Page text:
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The Blackwell Companion to Political Sociology brings together thirty-eight original essays covering the wide inter-disciplinary field of political sociology. Represents the most comprehensive overview available in the field of political sociology Covers traditional questions as well as emerging topics including recent debates on gender, citizenship, and political identity Includes detailed editorial introduction, abstracts, further reading lists, and a consolidated bibliography.
In this book Anthony Giddens addresses a range of issues concerning current developments in social theory, relating them to the prospects for sociology in the closing decades of the twentieth-century.
Introducing the fundamental theories and debates in the sociology of art, this broad ranging book, the only edited reader of the sociology of art available, uses extracts from the core foundational and most influential contemporary writers in the field. As such it is essential reading both for students of the sociology of art, and of art history. Divided into five sections, it explores the following key themes: * classical sociological theory and the sociology of art * the social production of art * the sociology of the artist * museums and the social construction of high culture * sociology aesthetic form and the specificity of art. With the addition of an introductory essay that contextualizes the readings within the traditions of sociology and art history, and draws fascinating parallels between the origins and development of these two disciplines, this book opens up a productive interdisciplinary dialogue between sociology and art history as well as providing a fascinating introduction to the subject.
Most social scientists and philosophers claim that sociology and philosophy are disjointed fields of inquiry. Some have wondered how to trace the precise boundary between them. Mario Bunge argues the two fields are so entangled with one another that no demarcation is possible or, indeed, desirable. In fact, sociological research has demonstrably philosophical presuppositions. In turn, some findings of sociology are bound to correct or enrich the philosophical theories that deal with the world, our knowledge of it, or the ways of acting upon it. While Bunge's thesis would hardly have shocked Mill, Marx, Durkheim, or Weber, it is alien to the current sociological mainstream and dominant philosophical schools. Bunge demonstrates that philosophical problematics arise in social science research. A fertile philosophy of social science unearths critical presuppositions, analyzes key concepts, refines effective research strategies, crafts coherent and realistic syntheses, and identifies important new problems. Bunge examines Marx's and Durkheim's thesis that social facts are as objective as physical facts; the so-called Thomas theorem that refutes the behaviorist thesis that social agents react to social stimuli rather than to the way we perceive them; and Merton's thesis on the ethos of basic science which shows that science and morality are intertwined. He then considers selected philosophical problems raised by contemporary social studies. In a concluding chapter, Bunge argues forcefully against tolerance of shabby work in academic social science and philosophy alike.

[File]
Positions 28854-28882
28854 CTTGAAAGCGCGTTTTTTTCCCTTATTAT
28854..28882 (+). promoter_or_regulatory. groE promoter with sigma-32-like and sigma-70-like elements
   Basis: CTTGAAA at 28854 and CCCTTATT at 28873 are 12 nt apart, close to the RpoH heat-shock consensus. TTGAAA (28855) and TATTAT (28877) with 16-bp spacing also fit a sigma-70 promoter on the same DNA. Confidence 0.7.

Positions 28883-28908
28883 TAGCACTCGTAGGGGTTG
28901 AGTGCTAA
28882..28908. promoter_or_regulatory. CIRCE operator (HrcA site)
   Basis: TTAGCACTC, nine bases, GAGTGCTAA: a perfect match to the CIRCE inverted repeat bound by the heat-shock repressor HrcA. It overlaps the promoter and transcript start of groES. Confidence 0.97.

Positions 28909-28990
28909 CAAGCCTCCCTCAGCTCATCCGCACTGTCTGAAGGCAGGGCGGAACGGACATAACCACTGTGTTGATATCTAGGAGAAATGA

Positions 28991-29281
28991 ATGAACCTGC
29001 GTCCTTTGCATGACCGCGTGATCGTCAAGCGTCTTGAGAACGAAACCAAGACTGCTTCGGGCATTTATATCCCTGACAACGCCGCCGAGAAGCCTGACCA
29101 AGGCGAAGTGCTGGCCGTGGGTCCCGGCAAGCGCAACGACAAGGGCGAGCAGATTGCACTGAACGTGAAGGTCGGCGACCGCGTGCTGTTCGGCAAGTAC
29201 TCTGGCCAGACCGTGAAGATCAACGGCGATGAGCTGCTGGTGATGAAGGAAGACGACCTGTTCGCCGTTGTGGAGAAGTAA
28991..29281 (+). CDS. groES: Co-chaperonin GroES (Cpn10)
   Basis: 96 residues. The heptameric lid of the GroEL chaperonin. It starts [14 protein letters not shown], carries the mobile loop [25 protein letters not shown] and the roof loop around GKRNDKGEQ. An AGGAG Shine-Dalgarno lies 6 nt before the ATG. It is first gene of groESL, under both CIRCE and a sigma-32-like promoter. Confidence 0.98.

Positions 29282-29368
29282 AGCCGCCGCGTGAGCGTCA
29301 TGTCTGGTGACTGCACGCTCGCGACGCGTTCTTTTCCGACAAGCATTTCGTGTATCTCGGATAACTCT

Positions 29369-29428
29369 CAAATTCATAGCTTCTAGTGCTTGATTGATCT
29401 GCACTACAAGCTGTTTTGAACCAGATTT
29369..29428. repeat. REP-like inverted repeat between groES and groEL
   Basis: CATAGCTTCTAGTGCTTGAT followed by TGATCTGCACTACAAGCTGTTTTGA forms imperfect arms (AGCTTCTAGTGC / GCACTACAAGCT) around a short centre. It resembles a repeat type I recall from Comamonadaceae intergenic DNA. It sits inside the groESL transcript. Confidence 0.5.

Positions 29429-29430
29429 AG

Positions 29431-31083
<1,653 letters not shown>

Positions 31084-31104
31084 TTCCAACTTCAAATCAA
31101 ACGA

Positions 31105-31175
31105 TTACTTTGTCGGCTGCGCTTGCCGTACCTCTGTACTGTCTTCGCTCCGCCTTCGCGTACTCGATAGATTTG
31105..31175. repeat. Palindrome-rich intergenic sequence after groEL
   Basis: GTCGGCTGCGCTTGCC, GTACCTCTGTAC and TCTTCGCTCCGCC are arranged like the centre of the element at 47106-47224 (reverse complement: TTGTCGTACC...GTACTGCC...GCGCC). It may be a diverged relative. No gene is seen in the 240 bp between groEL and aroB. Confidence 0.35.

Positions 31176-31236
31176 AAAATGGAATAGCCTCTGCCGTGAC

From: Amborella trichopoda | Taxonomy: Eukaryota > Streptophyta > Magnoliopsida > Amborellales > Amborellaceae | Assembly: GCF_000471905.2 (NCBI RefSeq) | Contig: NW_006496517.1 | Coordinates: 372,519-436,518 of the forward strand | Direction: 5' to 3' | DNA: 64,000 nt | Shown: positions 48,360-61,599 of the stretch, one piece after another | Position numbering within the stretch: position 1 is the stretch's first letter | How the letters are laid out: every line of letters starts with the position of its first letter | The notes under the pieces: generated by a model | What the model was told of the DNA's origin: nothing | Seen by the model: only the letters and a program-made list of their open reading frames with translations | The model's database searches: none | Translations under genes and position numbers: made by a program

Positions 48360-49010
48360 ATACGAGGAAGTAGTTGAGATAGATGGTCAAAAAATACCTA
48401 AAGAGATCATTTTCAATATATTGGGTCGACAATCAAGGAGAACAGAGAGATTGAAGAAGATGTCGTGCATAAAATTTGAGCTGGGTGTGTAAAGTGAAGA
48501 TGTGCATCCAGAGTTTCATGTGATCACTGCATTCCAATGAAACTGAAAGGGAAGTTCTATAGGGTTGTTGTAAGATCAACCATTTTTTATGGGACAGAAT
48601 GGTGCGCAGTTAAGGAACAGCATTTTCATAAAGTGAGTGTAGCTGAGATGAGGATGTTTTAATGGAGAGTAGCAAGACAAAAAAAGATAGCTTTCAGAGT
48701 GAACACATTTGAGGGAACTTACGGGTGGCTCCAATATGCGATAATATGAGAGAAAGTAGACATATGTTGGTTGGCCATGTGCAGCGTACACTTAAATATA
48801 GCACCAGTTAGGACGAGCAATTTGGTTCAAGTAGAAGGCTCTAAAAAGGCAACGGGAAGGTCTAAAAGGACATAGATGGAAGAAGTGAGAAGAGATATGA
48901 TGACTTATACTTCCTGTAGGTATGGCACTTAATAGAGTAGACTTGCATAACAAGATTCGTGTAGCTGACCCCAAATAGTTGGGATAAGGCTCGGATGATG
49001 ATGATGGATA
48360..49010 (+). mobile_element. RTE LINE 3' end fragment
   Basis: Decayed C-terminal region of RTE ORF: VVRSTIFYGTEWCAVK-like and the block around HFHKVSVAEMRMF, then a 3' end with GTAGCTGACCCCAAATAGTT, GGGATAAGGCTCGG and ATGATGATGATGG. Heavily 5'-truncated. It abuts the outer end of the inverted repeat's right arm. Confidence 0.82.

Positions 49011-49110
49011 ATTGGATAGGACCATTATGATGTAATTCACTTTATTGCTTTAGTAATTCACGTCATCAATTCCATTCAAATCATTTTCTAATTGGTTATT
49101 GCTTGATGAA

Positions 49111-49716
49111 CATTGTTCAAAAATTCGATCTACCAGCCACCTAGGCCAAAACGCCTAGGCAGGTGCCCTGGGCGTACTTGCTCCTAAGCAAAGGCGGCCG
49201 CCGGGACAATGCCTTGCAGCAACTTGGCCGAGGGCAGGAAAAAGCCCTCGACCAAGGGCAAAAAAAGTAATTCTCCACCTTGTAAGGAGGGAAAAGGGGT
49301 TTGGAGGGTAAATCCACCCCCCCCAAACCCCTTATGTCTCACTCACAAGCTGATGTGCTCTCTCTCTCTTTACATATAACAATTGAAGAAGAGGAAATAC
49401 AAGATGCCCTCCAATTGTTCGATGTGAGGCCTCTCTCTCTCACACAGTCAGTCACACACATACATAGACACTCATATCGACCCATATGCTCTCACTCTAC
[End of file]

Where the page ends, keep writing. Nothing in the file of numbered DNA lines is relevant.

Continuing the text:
There would be no need for sociology if everyone understood the social frameworks within which we operate. That we do have a connection to the larger picture is largely thanks to the pioneering thinker Émile Durkheim. He recognized that, if anything can explain how we as individuals relate to society, then it is suicide: Why does it happen? What goes wrong? Why is it more common in some places than others? In seeking answers to these questions, Durkheim wrote a work that has fascinated, challenged and informed its readers for over a hundred years. Far-sighted and trail-blazing in its conclusions, Suicide makes an immense contribution to our understanding to what must surely be one of the least understandable of acts. A brilliant study, it is regarded as one of the most important books Durkheim ever wrote.
Some of the most important questions of the social sciences in the twentieth century have been posed by scholars working at the intersections of social theory and history viewed on a grand scale. The core essays of this book focus on the careers and contributions of nine of these scholars: Marc Bloch, Karl Polanyi, S. N. Eisenstadt, Reinhard Bendix, Perry Anderson, E. P. Thompson, Charles Tilly, Immanuel Wallerstein, and Barrington Moore, Jr. The essays convey a vivid sense of the vision and values each of these major scholars brings (or bought) to his work and analyze and evaluate the research designs and methods each used in his most important works. The introduction and conclusion discuss the long-running tradition of historically grounded research in sociology, while the conclusion also provides a detailed discussion and comparison of three recurrent strategies for bringing historical evidence and theoretical ideas to bear upon one another. informative, thought-provoking, and unusually practical, the book offers fascinating and relevant reading to sociologists, social historians, historically oriented political economists, and anthropologists - and, indeed, to anyone who wants to learn more about the ideas and methods of some of the best-known scholars in the modern social sciences.

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